BRUSSELS -- Serbia’s Foreign Minister Ivica Dacic has told European Union officials that Belgrade’s top foreign policy priority after Prime Minister Aleksandar Vucic assumes Serbia’s presidency on May 31 will continue to be joining the EU.
Dacic made the remarks after he met in Brussels on April 24 together with Vucic, Serbia’s president-elect, and EU Enlargement Commissioner Johannes Hahn.
Dacic told journalists in Brussels after the meeting that it is of the utmost importance that Belgrade's European integration maintains its momentum and avoids standstills.
"It means that Serbia will do its best," Dacic said. "It will try to play a constructive role, which will ultimately yield in the Balkans a zone of stability and peace."
Dacic said he and Vucic talked with the EU enlargement commission about "all existing challenges, including different statements which run counter to the search for common interests in the Balkans but strive to go back to the past which is fraught with a risk of conflicts that, instead, endanger Balkan peace and stability."
Meanwhile, Hahn on April 24 commended Serbia "for having shown leadership when it comes to regional cooperation and good neighborly relations."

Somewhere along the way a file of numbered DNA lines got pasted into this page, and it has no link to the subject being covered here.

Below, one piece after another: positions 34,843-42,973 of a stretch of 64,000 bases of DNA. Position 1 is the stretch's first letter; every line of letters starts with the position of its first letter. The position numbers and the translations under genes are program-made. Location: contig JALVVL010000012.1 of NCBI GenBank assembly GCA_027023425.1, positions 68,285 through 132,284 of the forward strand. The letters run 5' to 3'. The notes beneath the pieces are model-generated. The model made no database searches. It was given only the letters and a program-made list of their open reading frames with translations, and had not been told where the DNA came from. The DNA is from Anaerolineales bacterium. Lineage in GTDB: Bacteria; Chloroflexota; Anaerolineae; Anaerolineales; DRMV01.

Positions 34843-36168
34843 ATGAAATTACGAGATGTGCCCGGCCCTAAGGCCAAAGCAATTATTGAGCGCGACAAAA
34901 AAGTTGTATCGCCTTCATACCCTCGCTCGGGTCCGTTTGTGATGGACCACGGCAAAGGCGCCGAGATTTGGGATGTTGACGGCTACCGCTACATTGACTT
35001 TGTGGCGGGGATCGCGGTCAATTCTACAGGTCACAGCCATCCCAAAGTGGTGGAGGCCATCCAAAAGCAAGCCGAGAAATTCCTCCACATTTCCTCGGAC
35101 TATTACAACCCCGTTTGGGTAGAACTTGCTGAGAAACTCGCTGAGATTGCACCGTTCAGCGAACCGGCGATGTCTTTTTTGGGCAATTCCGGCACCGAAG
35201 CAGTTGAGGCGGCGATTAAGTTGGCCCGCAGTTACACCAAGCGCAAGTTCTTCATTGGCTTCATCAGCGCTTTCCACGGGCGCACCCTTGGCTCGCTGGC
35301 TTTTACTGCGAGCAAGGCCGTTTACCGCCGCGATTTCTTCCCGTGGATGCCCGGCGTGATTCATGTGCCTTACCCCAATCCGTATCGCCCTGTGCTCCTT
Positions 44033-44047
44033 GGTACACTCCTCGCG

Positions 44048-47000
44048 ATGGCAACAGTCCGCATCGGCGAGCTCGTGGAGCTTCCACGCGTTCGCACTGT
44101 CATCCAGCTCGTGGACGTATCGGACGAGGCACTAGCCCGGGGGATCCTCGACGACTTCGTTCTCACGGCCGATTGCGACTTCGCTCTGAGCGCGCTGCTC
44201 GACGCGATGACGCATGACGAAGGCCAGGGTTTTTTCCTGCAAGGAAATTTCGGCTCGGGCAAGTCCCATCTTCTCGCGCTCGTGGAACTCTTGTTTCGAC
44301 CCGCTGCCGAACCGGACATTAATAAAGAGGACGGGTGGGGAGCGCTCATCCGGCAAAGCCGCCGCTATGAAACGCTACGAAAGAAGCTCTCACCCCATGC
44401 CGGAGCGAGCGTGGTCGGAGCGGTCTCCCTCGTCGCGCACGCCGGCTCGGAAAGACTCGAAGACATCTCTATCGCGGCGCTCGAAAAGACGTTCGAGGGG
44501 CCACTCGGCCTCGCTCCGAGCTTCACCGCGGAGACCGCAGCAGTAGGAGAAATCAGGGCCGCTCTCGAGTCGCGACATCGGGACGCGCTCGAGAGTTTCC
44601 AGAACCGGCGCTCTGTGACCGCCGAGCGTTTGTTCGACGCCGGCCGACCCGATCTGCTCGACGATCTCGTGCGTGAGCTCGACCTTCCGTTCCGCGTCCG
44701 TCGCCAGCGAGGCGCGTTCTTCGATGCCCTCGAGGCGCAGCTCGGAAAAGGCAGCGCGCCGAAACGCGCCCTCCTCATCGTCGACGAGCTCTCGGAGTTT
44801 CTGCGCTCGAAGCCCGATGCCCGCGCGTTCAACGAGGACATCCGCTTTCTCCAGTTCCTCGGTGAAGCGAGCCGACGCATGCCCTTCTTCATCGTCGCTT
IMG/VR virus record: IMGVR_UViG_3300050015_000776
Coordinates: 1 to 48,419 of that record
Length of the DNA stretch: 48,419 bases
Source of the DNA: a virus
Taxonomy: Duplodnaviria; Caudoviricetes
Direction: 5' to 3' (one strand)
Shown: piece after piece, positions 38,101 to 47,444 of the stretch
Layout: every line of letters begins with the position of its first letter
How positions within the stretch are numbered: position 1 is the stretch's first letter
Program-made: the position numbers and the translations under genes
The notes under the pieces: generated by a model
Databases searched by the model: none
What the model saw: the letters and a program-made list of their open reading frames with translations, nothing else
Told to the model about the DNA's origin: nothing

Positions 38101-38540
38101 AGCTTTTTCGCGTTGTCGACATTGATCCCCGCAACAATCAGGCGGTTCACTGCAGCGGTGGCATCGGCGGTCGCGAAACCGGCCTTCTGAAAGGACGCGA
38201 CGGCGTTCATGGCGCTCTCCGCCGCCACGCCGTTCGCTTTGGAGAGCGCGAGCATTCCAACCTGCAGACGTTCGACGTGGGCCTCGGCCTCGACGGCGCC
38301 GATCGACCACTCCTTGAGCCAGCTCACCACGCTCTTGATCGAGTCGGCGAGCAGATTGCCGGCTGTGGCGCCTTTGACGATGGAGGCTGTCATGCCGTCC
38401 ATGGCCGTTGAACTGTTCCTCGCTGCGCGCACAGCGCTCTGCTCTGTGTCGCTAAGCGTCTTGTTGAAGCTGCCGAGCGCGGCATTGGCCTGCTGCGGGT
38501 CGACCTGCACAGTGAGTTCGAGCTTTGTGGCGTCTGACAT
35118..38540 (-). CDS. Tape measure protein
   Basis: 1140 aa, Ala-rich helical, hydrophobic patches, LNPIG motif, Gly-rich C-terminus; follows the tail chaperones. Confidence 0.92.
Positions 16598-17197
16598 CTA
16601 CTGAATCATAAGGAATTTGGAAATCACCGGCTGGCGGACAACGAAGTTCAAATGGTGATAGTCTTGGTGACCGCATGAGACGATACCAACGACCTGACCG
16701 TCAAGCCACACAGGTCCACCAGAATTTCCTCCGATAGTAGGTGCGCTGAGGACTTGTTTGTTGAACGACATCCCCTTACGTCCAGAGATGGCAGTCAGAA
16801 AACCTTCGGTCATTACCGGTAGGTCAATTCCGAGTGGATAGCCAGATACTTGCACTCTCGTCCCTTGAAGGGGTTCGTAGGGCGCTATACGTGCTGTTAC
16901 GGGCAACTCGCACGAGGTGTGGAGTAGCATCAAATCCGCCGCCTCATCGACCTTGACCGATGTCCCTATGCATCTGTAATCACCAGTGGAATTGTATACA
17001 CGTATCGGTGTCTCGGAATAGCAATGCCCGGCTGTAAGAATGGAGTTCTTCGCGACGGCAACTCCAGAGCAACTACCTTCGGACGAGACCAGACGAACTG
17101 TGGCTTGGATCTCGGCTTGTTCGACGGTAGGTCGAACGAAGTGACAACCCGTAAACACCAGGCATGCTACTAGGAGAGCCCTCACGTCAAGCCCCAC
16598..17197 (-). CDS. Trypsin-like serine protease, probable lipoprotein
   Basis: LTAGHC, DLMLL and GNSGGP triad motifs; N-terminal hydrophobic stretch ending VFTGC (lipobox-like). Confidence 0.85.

In an apparent reference to recent comments by Albanian Prime Minister Edi Rama about the potential unification of Albania and Kosovo, Hahn said he was disappointed and annoyed by "inflammatory statements from certain leaders in the region."
Hahn said those statements could be considered as "interference in neighboring countries" and that "implying changing borders" was not acceptable and "more than unnecessary and counterproductive."
"If somebody believes that such a kind of statement might put pressure on us, it would be a big mistake because this can easily backfire," Hahn said.
"One should be aware that the Europeans have a strong interest in peace, stability, and prosperity in the region," Hahn said. "This can only be achieved via good neighborly relations, if everybody works together and is contributing to the further development of the region."
Vucic -- the leader of the Serbian Progressive Party (SNS) -- was elected in April as Serbia's next president, winning the contest outright in the first round ballot with about 55 percent of the vote.